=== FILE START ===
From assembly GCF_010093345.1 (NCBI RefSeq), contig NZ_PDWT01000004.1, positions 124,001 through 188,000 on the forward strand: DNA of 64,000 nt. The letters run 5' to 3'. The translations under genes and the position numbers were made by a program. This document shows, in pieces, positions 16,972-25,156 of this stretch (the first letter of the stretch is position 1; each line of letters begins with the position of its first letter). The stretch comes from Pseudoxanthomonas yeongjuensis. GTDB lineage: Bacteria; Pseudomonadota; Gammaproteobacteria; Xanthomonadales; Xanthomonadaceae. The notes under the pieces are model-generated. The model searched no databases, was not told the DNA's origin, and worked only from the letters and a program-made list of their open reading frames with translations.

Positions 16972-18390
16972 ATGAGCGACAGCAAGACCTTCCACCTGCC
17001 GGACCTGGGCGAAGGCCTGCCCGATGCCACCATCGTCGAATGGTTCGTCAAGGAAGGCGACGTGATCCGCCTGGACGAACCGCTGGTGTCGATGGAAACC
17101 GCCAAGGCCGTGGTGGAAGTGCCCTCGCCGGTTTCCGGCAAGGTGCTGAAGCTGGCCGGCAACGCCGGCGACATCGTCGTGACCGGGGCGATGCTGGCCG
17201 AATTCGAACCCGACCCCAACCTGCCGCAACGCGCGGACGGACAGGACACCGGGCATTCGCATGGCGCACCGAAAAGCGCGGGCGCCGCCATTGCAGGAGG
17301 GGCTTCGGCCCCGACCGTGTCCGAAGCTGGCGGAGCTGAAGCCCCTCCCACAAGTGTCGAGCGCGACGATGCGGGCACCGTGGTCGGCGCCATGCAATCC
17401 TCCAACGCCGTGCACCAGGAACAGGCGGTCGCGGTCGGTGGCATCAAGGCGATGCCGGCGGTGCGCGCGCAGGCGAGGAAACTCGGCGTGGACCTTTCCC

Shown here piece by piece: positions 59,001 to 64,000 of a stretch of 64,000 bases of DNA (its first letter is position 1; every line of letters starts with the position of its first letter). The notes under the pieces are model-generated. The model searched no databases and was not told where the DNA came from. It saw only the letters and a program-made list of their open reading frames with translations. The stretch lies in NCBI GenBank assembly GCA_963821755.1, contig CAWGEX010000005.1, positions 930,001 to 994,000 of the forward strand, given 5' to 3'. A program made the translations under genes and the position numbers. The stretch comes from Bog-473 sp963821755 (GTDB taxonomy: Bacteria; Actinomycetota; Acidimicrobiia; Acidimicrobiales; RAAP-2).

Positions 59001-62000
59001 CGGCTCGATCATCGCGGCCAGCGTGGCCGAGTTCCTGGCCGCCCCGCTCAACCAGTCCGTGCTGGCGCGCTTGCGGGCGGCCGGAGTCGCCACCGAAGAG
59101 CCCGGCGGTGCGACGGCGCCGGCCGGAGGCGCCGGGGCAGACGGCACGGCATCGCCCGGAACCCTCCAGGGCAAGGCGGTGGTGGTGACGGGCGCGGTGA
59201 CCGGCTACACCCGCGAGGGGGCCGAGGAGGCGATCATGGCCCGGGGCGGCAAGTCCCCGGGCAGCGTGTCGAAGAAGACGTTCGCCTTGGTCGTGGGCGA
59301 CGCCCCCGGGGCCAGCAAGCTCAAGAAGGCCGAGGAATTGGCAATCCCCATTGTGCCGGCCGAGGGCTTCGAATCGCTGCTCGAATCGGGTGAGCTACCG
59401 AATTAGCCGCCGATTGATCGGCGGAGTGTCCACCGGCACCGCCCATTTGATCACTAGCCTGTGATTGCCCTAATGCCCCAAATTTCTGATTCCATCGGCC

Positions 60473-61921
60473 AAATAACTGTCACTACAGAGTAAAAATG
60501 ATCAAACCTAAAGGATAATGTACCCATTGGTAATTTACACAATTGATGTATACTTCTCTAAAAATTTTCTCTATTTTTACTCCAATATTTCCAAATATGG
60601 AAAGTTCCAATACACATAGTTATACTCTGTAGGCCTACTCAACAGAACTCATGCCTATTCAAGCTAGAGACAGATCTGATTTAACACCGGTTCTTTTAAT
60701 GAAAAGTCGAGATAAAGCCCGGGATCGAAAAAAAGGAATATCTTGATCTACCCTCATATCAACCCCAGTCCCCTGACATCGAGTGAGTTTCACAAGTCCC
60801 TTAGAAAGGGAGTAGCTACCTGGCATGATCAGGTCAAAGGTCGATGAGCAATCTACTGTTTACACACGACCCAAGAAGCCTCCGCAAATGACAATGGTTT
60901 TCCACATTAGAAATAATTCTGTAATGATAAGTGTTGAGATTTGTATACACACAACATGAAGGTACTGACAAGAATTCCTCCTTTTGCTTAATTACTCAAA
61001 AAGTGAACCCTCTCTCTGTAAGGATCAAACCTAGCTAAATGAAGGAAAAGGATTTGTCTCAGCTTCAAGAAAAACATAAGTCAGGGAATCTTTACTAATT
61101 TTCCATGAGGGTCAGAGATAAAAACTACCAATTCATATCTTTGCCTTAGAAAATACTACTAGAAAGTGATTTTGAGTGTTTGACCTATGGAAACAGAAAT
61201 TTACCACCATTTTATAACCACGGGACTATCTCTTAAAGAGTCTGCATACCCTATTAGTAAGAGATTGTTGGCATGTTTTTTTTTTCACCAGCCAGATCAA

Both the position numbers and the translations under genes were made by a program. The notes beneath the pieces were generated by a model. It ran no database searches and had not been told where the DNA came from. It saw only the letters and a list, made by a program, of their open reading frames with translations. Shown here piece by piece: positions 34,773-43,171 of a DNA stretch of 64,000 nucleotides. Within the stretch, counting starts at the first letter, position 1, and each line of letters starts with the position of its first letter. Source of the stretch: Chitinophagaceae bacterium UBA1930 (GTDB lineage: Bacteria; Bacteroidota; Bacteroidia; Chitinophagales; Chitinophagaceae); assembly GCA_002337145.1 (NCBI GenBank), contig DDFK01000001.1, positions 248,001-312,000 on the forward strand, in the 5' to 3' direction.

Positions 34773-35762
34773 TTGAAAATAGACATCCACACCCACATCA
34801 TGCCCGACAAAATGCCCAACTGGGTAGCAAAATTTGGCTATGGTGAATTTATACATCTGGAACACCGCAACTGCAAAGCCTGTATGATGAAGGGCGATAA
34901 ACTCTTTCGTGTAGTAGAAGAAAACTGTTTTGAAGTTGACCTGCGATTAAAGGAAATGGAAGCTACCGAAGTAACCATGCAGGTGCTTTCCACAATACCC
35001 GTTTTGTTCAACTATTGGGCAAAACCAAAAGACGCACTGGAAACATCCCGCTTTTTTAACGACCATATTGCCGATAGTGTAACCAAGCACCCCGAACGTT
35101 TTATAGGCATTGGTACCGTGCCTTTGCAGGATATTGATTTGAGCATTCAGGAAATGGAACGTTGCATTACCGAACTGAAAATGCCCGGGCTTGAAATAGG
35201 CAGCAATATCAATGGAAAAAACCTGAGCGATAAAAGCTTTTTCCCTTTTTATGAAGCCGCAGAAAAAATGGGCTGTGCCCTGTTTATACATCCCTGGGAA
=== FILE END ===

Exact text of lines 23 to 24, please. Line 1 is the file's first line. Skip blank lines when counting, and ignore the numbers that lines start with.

61001 AAGTGAACCCTCTCTCTGTAAGGATCAAACCTAGCTAAATGAAGGAAAAGGATTTGTCTCAGCTTCAAGAAAAACATAAGTCAGGGAATCTTTACTAATT
61101 TTCCATGAGGGTCAGAGATAAAAACTACCAATTCATATCTTTGCCTTAGAAAATACTACTAGAAAGTGATTTTGAGTGTTTGACCTATGGAAACAGAAAT